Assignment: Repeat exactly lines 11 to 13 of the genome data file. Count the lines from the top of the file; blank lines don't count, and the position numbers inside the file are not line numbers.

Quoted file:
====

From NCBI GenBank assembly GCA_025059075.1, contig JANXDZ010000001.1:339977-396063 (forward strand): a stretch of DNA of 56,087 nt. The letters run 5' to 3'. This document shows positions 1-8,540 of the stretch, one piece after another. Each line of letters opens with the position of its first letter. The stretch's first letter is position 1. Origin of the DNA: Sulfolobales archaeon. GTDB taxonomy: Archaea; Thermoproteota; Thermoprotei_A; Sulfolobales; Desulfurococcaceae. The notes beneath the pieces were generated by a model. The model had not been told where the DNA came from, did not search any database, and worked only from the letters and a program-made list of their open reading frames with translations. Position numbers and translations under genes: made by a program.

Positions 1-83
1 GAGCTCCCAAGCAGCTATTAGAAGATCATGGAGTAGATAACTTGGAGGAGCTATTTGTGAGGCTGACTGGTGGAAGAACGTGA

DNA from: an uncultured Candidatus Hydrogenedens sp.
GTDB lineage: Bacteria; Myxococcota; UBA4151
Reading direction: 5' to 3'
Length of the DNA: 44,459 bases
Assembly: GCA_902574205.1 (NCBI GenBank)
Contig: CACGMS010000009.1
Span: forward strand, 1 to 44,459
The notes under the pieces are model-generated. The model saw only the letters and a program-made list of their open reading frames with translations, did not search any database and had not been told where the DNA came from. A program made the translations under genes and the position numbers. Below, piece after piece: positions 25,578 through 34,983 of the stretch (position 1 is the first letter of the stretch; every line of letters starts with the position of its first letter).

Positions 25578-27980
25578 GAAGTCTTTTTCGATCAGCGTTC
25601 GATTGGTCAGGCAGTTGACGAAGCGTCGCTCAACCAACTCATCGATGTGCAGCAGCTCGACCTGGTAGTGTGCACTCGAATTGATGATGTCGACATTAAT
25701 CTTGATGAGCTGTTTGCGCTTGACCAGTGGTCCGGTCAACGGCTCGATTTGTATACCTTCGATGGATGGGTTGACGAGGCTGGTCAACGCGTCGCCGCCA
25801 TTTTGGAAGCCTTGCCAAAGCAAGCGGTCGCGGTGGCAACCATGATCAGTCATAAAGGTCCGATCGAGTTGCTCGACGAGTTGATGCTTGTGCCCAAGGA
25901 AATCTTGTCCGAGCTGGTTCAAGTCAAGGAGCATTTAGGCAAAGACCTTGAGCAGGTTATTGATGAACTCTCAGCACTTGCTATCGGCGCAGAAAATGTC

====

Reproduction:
The notes under the pieces are model-generated. The model saw only the letters and a program-made list of their open reading frames with translations, did not search any database and had not been told where the DNA came from. A program made the translations under genes and the position numbers. Below, piece after piece: positions 25,578 through 34,983 of the stretch (position 1 is the first letter of the stretch; every line of letters starts with the position of its first letter).

Positions 25578-27980
25578 GAAGTCTTTTTCGATCAGCGTTC